J recently celebrated his sixth birthday. He seemed more aware this year that it was his day and that things were for him. It got me thinking about his thought processes and just how well I understand them and if I get it right most of the time.
When your child is non-verbal it can be very difficult and frustrating for both them and you. It is hard to fully understand what they want or need. Often it’s a guessing game of elimination to figure it out and finally give them what they are looking for. We have taken part in many activities, workshops and courses to try to help us to meet J’s communication needs, to try to support his development and to try to understand him and his world a little better. It’s been a long road with many ups and downs and bumps along the way. Being honest, we’re still on the journey and finding out new things as we go.
As his mum I probably understand him most and he often looks to me to interpret his needs and meet them. He is definitely getting better at putting his point across but still has some way to go. It often makes me wonder, how well do I actually know him? Am I interpreting him correctly? I would like to think I know him every bit as well as I know my other two.
I challenged myself to think about what his favourite things are and how I know this. A bit like All Star Mr & Mrs but without all the nice celebrities and funny jokes. What do I know about him?
His favourite colours are green and purple. His favourite TV programmes at the moment are Ben & Holly’s Little Kingdom and Horrid Henry. He loves trains, sharks and dinosaurs. At dinner time he is a meat and veg type of boy, though he also loves pasta with tuna or bologneise. The iPad would be his favourite piece of technology and he’s a whizz with You Tube. He adores being outdoors, loves the beach and the park, as well as being a huge fan of swings – he could spend hours on one if he was allowed. Water is a bit of an obsession and he can often be found filling a bucket or paddling pool to swirl and splash the water around. At times he is even overly keen to ‘wash hands’ just to get access to some!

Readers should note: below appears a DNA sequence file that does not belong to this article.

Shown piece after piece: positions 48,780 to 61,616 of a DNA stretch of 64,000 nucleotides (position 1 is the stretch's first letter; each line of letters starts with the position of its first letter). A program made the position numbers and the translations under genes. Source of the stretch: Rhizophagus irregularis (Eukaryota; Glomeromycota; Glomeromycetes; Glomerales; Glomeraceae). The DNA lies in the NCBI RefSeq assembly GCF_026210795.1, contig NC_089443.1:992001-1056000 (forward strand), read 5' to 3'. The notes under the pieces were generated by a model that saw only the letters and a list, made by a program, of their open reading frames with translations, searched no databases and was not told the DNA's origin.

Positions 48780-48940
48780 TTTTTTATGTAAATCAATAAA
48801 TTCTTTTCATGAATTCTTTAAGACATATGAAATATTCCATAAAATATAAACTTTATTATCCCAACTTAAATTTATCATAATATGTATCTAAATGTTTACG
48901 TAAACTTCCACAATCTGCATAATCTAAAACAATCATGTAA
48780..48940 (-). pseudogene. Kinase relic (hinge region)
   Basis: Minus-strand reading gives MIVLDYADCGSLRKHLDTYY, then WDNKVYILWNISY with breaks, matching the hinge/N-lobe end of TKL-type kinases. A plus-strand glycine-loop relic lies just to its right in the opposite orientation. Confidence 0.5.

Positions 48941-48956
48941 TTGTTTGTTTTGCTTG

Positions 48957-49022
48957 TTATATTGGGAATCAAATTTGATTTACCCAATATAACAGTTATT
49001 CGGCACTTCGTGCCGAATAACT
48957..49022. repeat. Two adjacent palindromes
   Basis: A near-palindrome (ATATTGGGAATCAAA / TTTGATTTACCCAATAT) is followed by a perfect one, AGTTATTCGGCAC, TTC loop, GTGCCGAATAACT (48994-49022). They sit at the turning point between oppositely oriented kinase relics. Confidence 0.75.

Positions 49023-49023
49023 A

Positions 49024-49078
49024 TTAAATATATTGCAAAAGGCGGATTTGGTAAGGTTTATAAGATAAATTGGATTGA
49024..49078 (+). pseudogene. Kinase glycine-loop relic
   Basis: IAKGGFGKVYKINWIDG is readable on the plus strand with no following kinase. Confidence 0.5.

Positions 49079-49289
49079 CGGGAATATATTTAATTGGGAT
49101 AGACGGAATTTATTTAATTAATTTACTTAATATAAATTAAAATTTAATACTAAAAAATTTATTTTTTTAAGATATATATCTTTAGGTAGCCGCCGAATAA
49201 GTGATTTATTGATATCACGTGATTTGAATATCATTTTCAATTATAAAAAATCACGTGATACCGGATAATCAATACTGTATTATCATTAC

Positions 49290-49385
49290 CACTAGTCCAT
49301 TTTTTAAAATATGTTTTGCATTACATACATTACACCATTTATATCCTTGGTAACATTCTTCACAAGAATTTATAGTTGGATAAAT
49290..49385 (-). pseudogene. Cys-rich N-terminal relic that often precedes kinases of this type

When it comes to things he doesn’t like, the list is almost as long. Mainly he hates high pitched noises and sudden or loud noises (if he hasn’t made them himself!) He’s not keen on rice and doesn’t like spicy foods. When it comes to toys he likes most things, though I have figured out that he’s not very fond of toys or games that require sustained concentration or sitting still for periods of time. He has to be encouraged to share and he doesn’t like people being too close to his toys (in case they steal them).
I think people underestimate him because he’s not able to speak. I know a previous nursery placement didn’t work out for that very reason. I suppose the message behind this post is never to assume people don’t know things just because they aren’t able to say them out loud to you. Look for other ways to communicate with them and be patient. Allow them to show you things in a different way.
J knows all numbers to 20 and many up towards 100 too. He knows every letter of the alphabet and can put them in order by ‘singing’ the song to help him sort them. He knows all of his shapes and colours and can communicate these by pointing them out when I say them or using his PECS book to show the names. He can do so much more than ‘bang a drum with support’! I just wish other people would take the time to see that and give him ways to show just how clever he is and how much he knows.
All children have a need to be successful and showcase their achievements. It’s just that for some we need to do it in alternative way – ‘think outside the box’ and give them that sense of pride and achievement we celebrate so well in children who can tell us what they know. In fact, perhaps we should celebrate it more since it took a good bit more effort to get there!
This post was first featured as: How Well Do I know My Silent Son on Meet Other Mums